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C.C. Hogan

Interview with C.C. Hogan - myself

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Aspiring Author C.C. Hogan Tells it as it is.

The library of the great man is quite spectacular. The walls are lined with shelf upon shelf of ancient books, manuscripts, words of wisdom that seem to entomb the short, disarmingly friendly balding man sat uncomfortably behind a well-worn typewriter.

Apart from a small tome of short stories, C.C. Hogan is, as yet, unpublished, but undeterred he is currently working on volume five of his ten book epic fantasy; three quarters of a million words in and he has said yes to my request for an interview.


Reporter: This is quite a room, isn't it?

CC: I like it.

Reporter: You seem to take your environment very seriously. Has this room taken you long to create?

CC:  No.

Reporter: But all these books - they must have taken years to collect!

CC: It's wall paper. I believe you can buy it at most good DIY stores. See, there is a corner peeling off  over there.

Reporter: So. You are not comfortable being interviewed?

CC: I am not comfortable with this contraption. What is it?

Reporter: Your typewriter?

CC: Is that what it is? I wondered why I couldn't get my coffee cup to stay upright on it.

Reporter: So, you are a writer.

CC: Well, I am very bad plumber, so in my estimation that only leaves writing.

Reporter: There are a lot of other jobs you could have chosen.

CC: But they all involved plumbing, and as I told you, I am a very bad plumber.

Reporter: You could have been, I don't know, a historian, carpet layer, egg quantifier, reporter, even.

CC: None of those Begin with a P.

Reporter: So?

CC: I only had two sections from our yellow pages when I was young; writers and plumbers.

Reporter: What happened to the rest?

CC: Ruined by a cracked water pipe.

Reporter:  Now, CC, other than the telephone directory, what made you want to be a writer?

CC: I believe it was a providential moment of pulchritudinous symmetry that impelled within my mind a percipience of mesmeric literary perception that fabricated a heuristic impulse to envelop myself in the verbal craft that has become an object of cupidity to me.

Reporter: In other words?

CC: I banged my head on a dictionary when I was four.

Reporter: As did many of us. You have written three quarters of a million words in your latest fantasmagorical extravaganza,

CC: Show off.

Reporter: Why so many?

CC: Well, its a bit of a long story....

Reporter: I have time.

CC: No really, it is a long story. That is why it has taken three quarter of a million words to write so far.

Reporter: Can you give us a flavour.

CC: Vanilla.

Reporter: Of the book.

CC: It is about a really poor nineteen year old who digs holes and pushes a hand cart for a living. His sister is kidnapped along with the young woman she works for as a maid and is sold into miserable and demeaning slavery. He chases across the world, called Dirt, with the aid of a dragon called Fren-Eirol and a useless git of a magician and has to contend with strife, death, misery, his own capture, the near death of a close friend and many other heart rendering mishaps and misadventures.

Reporter: A serious endeavour.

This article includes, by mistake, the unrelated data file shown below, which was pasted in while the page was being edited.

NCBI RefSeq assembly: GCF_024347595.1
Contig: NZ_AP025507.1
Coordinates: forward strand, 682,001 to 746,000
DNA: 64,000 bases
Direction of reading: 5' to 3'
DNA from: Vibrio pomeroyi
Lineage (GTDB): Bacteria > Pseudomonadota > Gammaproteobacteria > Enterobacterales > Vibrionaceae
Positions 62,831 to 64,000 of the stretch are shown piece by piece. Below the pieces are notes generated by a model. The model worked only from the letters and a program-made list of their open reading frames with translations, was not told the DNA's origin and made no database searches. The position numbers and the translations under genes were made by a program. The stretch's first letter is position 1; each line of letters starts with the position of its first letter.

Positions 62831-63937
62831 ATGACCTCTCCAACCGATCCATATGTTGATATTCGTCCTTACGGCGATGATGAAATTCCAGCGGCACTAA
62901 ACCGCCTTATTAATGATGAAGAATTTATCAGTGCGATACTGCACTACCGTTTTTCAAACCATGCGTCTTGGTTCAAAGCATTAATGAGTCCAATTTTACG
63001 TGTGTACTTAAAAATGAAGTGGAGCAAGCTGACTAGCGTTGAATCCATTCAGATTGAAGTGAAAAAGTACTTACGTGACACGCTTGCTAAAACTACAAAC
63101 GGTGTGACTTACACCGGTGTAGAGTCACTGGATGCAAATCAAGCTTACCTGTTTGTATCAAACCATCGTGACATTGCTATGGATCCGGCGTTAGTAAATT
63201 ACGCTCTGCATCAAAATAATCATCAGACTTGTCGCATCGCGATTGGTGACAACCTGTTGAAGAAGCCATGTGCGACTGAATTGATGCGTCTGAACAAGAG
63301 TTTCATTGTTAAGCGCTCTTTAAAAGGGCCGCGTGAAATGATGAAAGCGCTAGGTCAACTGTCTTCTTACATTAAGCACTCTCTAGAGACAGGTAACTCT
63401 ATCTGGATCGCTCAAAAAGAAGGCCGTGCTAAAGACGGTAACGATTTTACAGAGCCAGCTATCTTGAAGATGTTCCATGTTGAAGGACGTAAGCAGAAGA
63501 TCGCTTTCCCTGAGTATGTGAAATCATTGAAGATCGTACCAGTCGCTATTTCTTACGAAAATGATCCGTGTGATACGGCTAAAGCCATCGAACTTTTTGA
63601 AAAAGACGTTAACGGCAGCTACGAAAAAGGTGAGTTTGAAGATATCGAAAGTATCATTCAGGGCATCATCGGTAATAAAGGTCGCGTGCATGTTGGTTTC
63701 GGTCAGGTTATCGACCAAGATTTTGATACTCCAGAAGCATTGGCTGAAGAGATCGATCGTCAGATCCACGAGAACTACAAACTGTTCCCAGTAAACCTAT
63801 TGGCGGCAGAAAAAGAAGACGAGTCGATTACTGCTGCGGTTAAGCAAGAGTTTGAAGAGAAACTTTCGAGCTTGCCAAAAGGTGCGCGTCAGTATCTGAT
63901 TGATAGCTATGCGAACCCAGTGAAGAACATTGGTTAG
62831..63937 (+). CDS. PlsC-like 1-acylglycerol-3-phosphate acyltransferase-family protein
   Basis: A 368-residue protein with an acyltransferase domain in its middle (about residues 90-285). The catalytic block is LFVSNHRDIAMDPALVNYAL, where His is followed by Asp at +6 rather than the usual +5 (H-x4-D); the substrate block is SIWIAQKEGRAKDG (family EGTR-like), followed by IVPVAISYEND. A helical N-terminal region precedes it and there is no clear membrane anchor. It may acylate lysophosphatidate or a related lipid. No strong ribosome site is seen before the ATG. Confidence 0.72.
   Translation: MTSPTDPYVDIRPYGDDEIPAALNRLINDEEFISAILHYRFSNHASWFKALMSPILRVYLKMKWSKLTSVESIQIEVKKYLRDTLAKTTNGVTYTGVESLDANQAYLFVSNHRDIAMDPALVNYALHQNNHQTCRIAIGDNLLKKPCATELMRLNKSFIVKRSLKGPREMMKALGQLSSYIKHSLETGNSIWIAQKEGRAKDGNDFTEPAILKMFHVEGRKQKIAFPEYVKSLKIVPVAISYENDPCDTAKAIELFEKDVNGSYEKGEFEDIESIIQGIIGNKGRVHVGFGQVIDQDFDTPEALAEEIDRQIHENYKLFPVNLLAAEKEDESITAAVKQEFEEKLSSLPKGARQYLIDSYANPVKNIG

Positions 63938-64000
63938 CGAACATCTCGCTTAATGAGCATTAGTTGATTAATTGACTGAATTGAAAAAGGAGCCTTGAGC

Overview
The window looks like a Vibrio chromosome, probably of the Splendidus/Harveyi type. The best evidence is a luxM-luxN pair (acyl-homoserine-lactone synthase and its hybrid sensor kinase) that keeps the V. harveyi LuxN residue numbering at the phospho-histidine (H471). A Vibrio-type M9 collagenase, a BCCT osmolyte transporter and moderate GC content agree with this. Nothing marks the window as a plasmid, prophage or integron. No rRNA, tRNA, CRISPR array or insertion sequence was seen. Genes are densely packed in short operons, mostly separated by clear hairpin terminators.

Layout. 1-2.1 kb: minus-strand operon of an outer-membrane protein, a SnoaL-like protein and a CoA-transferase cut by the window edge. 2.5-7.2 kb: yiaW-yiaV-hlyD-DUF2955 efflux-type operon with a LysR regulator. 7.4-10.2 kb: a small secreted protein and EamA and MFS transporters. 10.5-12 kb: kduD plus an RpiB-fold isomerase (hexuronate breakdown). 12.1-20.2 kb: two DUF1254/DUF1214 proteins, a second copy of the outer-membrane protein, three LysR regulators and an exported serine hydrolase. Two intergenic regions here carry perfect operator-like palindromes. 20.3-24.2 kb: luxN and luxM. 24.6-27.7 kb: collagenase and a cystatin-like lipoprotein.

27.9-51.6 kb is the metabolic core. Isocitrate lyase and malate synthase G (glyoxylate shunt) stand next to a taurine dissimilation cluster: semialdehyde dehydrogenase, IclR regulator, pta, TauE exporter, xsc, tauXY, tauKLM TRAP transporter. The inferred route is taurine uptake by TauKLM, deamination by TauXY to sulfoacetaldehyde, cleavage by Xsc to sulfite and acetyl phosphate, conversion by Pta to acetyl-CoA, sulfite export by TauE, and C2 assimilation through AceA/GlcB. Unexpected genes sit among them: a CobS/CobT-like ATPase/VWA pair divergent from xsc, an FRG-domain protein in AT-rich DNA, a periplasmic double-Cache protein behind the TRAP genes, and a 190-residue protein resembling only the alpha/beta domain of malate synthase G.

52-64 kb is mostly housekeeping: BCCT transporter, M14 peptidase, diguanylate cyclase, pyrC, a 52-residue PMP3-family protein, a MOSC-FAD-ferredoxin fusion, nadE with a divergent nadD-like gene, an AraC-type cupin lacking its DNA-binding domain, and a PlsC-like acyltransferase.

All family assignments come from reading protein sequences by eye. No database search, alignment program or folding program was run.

CC: Comedy, yeah.

Reporter: This is quite a work.

CC: Holds most of the doors open.

Reporter: How long have you been working on it?

CC: Last Tuesday.

Reporter: My god!

CC: No sorry, I am an atheist.

Reporter: You are still on the first draft?

CC: Sorry, that was the door open gag, I said it early just to annoy people. I have read it through a couple of times, mostly trying to work out how fast dragons fly cos that can really mess up your timeline.

Reporter: How did you solve the problem.

CC: I phoned one up and asked them.

Reporter: You phoned a dragon?

CC: Of course. Too big for the house; phoning was the only way to chat.

Reporter: The first book is going to be called Dirt. Why?

CC: It is the name of the world that the story it set on.

Reporter: Strange name for a world.

CC: And  Earth isn't?

Reporter: ............... Point taken.  I assume the very fact that you have written so many words in such a short amount of time, that writers... erm .... writer .... oh, that thing .... writers...

CC: Block?

Reporter: Isn't a problem. Or if it is, how do you deal with it.

CC: Plunger works well for most small blockages or you can get that chemical stuff you pour down the drains. Otherwise, a pickaxe works quite well.

Reporter: For writer's block?

CC: Or I just shoot my ghost writer.

Reporter: You obviously love writing.

CC: I am addicted to it. It is a problem.

Reporter: So what is the best thing about being a writer?

CC: On my present hit rate, starvation, probably. 

Reporter: Really? What about the worst?

CC: Getting interviewed by people who have eaten more recently than I have.

Reporter: So, CC, if you had any advice for aspiring young writers out there who wish to put pen to paper and forge a career as an author, what would it be?

CC: Aspire.

Reporter: And thank you CC Hogan and we wish you the very best in getting your epic fantasy Dirt onto the shelves soon!

CC: Thanks.

Reporter: Want a shilling for a coffee or something?

CC: Yeah, cheers mate. Put it in the mug. Thanks.


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Girls of Dirt includes a recap of series one.

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